Yes, it’s possible to transfer money from a cryptocurrency account to a normal bank account. You cannot move actual bitcoins directly into a normal bank account because bank accounts are designed to hold fiat currency, but you can transfer the amount they’re worth. A bitcoin debit card will automatically exchange the value of the bitcoin you want to transfer into fiat currency and transfer that amount into your regular bank account.

Do I need bitcoin in order to start using my card?

Yes, generally you do. Since the card is linked to your cryptocurrency account, you need to transfer bitcoins into the account in order to start using it. However, some services such as Wirex can hold both crypto and fiat currency, so you can simply load your account with fiat currency and transfer that into bitcoin within the account.

Can you spend multiple digital currencies from one card?

No, not yet. Currently cards are limited to a single currency – almost exclusively Bitcoin. In the near future providers are looking to allow you to hold and spend many different currencies from one account, and some such as Wirex already function as an exchange to exchange many different cryptocurrencies.

Do the cards come in a variety of fiat currencies?

Yes, most commonly cards come in either pounds, dollars, or euros. Currently it is hard to find cards in other currencies, but as their popularity grows so will the number of currencies they offer.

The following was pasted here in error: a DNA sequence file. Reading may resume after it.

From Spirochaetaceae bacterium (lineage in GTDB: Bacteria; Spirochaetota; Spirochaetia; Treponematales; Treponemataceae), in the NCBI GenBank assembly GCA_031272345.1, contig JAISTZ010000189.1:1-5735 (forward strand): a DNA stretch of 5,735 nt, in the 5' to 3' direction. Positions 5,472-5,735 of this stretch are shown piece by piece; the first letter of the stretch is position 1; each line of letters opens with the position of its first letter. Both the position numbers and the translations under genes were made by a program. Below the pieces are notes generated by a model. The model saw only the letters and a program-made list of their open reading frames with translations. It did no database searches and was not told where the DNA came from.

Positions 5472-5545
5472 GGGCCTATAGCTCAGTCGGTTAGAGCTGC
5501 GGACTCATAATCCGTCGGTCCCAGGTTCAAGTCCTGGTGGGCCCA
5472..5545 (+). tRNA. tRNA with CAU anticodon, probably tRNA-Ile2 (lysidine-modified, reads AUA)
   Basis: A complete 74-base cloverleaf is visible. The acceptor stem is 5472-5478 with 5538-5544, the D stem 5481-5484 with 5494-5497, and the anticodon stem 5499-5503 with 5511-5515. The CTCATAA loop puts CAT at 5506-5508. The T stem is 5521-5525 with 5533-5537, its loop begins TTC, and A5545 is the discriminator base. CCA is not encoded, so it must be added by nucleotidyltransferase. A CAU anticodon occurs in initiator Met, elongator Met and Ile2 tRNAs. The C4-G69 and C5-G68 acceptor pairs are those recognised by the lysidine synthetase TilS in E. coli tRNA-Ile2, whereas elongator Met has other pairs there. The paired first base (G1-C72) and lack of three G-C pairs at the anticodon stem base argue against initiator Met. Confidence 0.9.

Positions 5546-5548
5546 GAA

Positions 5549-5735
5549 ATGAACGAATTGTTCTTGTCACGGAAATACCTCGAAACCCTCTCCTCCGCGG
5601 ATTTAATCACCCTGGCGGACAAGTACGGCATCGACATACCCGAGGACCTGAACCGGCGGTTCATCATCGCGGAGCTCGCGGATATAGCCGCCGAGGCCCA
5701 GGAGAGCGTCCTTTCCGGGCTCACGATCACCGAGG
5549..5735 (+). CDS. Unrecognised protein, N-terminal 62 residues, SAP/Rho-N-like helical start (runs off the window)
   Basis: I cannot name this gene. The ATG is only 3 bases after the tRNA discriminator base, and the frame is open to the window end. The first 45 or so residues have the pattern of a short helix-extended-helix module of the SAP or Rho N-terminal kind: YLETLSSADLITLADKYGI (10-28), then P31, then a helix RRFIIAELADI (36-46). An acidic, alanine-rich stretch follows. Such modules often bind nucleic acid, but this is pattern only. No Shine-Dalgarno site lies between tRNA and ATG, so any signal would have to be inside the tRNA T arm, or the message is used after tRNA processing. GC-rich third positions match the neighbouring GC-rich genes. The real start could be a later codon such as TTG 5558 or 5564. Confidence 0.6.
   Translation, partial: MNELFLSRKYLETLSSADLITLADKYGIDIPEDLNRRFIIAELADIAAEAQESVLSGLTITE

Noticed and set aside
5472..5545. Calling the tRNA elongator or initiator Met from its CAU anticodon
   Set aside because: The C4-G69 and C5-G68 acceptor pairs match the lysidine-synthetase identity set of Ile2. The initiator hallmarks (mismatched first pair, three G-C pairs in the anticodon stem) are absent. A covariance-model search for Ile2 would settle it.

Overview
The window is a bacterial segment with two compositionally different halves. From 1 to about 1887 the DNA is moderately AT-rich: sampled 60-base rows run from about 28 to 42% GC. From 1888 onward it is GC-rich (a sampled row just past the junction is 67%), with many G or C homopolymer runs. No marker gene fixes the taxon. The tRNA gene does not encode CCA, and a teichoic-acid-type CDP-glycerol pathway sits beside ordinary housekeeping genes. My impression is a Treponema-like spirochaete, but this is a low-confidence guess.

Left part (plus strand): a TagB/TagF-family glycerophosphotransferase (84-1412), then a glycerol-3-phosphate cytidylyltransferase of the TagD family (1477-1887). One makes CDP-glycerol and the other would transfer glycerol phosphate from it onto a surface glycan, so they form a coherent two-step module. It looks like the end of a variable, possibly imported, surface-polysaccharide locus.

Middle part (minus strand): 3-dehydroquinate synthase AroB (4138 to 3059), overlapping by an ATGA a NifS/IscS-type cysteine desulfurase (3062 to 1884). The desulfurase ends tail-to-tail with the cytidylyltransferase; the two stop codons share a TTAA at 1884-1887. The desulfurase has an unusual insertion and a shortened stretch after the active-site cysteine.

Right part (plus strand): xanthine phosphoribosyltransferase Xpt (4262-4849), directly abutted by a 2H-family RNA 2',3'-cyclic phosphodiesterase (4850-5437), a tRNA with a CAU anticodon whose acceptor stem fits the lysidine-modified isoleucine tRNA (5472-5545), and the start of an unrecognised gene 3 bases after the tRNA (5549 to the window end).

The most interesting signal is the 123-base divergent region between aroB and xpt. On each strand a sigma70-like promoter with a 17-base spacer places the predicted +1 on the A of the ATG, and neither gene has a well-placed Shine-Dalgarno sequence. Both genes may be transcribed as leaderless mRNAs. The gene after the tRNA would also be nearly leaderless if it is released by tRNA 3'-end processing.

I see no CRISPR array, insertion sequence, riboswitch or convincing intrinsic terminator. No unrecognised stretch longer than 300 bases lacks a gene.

Can I connect my card to my PayPal account?

If your card is supported by Visa or another major card company, then yes. You can link your card to your PayPal account and use it for PayPal payments.

How safe and secure are these cards?

The safety and security of bitcoin debit cards lies in the hands of the provider. Since the funds are liked to a cryptocurrency account, card providers will have security measures in place to secure accounts from hackers. Make sure you learn about the security features of a card in order to guarantee that your funds will be safe.

Are these services regulated by the FCA?

Yes, most services are regulated by the UK Financial Conduct Authority, but don’t have full protection under the Financial Services Protection scheme. However, some services based in other regions may not be regulated by FCA, but by relevant authorities in their respective countries.

Are there services I should avoid?

Yes. As with any other card, there are providers that aren’t trustworthy or rip off customers. That’s why we have researched all the options and only recommend services that are reliable and great value. Use our reviews and you’ll find the right card in no time.

I’ve heard that Visa are backing out of bitcoin cards?

No, that’s not true. What happened is that Visa cut ties with WaveCrest holdings in early 2018 which affected many bitcoin card providers. However, Visa did not back out of bitcoin cards completely. Everyone’s money was secured by their card providers, who have now all transferred to work with new partners who Visa is happy to supply cards through.